'Traditionalist' Labour aide resigns

Battle of the spin doctors: Demise of media chief blamed on in- fighting with the party's modernisers
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The Independent Online
JOHN RENTOUL

Political Correspondent

Tony Blair's critics in the Labour Party were handed more ammunition last night by the resignation of Joy Johnson, the party's media director - a case, some Labour MPs believe, of a traditionalist squeezed out by modernisers.

Ms Johnson, who took the job in February last year, fell out with Alastair Campbell, Mr Blair's press secretary, and Peter Mandelson, the Labour leader's close adviser.

Rival factions in the party were putting differing interpretations on her demise. Mr Campbell and Mr Mandelson are derided by traditionalist Labour MPs as "spin doctors" and accused of pushing a hidden agenda of ditching socialist policies.

Ms Johnson disagreed with Mr Campbell's attempt to bully the BBC by public fax into giving prominent coverage to Mr Blair's conference speech on the same day as the O.J. Simpson trial verdict. This was, however, more a personality clash than an ideological dispute.

Ms Johnson, while previously at the BBC, was in charge of party conference coverage and was credited with revolutionising the way they were presented. She obviously thought she knew more about how to get better coverage out of the BBC than Mr Campbell.

Meanwhile, some of Mr Blair's allies were suspicious of Ms Johnson because, as a party member, she voted for Margaret Beckett in the 1994 leadership election. She was also accused of devoting some of her energies to promoting the cause of Gordon Brown, the shadow chancellor, rather than the party as a whole.

Her notes for the party's election conference guide last October were read by some as coded attacks on Mr Blair's aides. "I am not a spin doctor for the very good reason we won't win by spin. We will win by getting our policies right," she said, in what was taken as a reference to Mr Mandelson.

She went on, allegedly referring to Mr Campbell: "I don't come from the self-regarding media school which believes that press officers or communications specialists are terribly interesting people or that we deserve a profile at least as high as the politicians we serve."

However, Mr Blair approved her appointment last year, and she was for a time a trusted member of the inner circle. Virtually her first meeting in her new job was one that took place in the New Forest home of Chris Powell, head of the party's advertising agency and brother of Jonathan Powell, Tony Blair's chief of staff. It was this meeting which prompted a furious behind-the-scenes outburst from John Prescott, the Labour deputy leader, who was not invited.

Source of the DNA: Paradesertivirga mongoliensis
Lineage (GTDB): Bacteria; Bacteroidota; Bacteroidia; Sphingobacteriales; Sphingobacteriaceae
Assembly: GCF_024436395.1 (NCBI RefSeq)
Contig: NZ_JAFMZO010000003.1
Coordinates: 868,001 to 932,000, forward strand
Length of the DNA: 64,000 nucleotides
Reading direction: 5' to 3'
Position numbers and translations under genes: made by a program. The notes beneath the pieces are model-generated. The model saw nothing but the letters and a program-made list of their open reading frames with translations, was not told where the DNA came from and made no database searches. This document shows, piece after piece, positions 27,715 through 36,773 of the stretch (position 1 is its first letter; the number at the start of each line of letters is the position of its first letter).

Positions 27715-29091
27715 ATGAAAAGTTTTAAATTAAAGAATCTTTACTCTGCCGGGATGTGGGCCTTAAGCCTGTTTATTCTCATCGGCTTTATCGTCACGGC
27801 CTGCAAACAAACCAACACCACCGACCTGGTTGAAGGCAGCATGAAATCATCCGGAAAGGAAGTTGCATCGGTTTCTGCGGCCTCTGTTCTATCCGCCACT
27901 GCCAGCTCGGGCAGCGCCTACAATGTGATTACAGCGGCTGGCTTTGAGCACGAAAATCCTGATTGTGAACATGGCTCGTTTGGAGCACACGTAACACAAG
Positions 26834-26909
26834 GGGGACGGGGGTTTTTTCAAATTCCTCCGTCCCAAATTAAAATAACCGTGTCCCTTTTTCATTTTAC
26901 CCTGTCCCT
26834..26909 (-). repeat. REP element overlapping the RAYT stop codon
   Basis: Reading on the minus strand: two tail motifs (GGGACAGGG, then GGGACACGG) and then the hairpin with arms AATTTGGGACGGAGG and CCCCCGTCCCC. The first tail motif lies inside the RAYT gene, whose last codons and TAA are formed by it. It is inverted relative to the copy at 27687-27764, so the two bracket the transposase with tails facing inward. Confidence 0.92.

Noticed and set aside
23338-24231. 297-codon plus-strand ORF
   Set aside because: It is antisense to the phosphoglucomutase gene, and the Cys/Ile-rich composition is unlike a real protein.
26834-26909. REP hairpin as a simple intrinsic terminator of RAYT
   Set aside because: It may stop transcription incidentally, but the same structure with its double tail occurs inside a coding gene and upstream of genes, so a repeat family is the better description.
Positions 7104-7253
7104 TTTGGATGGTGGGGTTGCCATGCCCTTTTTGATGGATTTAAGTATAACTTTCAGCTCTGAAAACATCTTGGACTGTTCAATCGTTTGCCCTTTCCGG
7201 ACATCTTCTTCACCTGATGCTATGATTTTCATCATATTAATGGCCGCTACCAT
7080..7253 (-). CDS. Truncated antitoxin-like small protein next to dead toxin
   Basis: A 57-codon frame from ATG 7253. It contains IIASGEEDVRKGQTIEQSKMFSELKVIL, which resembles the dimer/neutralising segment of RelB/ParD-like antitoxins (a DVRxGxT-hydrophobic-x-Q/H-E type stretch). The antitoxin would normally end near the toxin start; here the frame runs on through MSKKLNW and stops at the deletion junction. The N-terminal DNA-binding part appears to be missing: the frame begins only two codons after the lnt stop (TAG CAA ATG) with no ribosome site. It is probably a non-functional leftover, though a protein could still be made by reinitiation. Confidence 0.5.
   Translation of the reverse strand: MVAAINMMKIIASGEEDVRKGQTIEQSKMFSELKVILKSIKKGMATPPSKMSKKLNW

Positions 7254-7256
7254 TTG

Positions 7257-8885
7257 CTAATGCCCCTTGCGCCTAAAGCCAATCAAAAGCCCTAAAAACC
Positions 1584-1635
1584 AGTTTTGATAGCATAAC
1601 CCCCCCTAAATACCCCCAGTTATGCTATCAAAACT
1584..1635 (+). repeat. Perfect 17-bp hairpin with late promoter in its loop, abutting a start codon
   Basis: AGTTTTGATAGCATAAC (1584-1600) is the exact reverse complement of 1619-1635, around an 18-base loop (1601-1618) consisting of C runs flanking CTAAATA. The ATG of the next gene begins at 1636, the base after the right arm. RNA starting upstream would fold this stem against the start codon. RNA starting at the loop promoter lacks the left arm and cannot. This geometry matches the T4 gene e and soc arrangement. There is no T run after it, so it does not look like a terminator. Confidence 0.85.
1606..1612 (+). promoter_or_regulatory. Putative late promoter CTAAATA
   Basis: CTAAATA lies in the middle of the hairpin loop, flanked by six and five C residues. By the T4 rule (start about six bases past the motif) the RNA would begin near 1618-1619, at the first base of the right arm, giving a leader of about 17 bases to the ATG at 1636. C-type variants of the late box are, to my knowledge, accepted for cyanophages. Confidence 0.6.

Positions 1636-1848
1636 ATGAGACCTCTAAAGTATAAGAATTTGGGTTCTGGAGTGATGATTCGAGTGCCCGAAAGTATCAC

She was also a member of the team which planned the strategy for the Littleborough and Saddleworth by-election campaign. Labour's attack on the Liberal Democrat candidate as "high on tax and soft on drugs" was condemned as cynical and counter-productive by several Labour MPs, and blamed on Mr Mandelson, who was in charge of the by-election campaign.

The fundamental problem was not political, according to one friend yesterday. Ms Johnson realised she still wanted to be a journalist when she heard a political news story on her car radio recently: "Her first instinct was that she wanted to cover the story, not sort it out," said the friend.

But the decision to go was solely hers, the friend insisted: "She went because in the end she realised she was a journalist at heart."

Ms Johnson was a journalist for 16 years, first with ITN and then with the BBC, which she joined in 1990 as political news organiser. She was later promoted to political news editor.

Her BBC connections were the focus of repeated attacks from the Conservatives, both on the BBC and Labour. She was involved in the early decision to provide four hours of live coverage of Labour's special conference to revise clause IV of the party's constitution. After Tory protests that this was free coverage of a victory for Mr Blair on an issue of his own choosing, the programme was scaled down.

Ms Johnson's only known clash with Mr Blair was over a "saucy" Labour Christmas card showing a condom and a topless woman saying "spank me" - a dig at Tory scandals. The Labour leader ordered the cards to be scrapped.

The voices of New Labour

Peter Mandelson (left) - Age: 42. Salary: MP's pounds 34,000. Former Young Communist, became moderniser at Oxford. Appointed communications director 1985, elected MP in 1992.Now planning general election campaign.

Joy Johnson (above) - Age: 45. Salary: was pounds 34,000.

Head of campaigns, elections and media (was political journalist at both BBC and ITV before joining Labour.

Alastair Campbell (right) - Age: 38. Salary: about pounds 50,000. Enthusiastic propagandist for Labour modernisers both as journalist at Daily Mirror and Today, and, since 1994 conference, as Tony Blair's press secretary.

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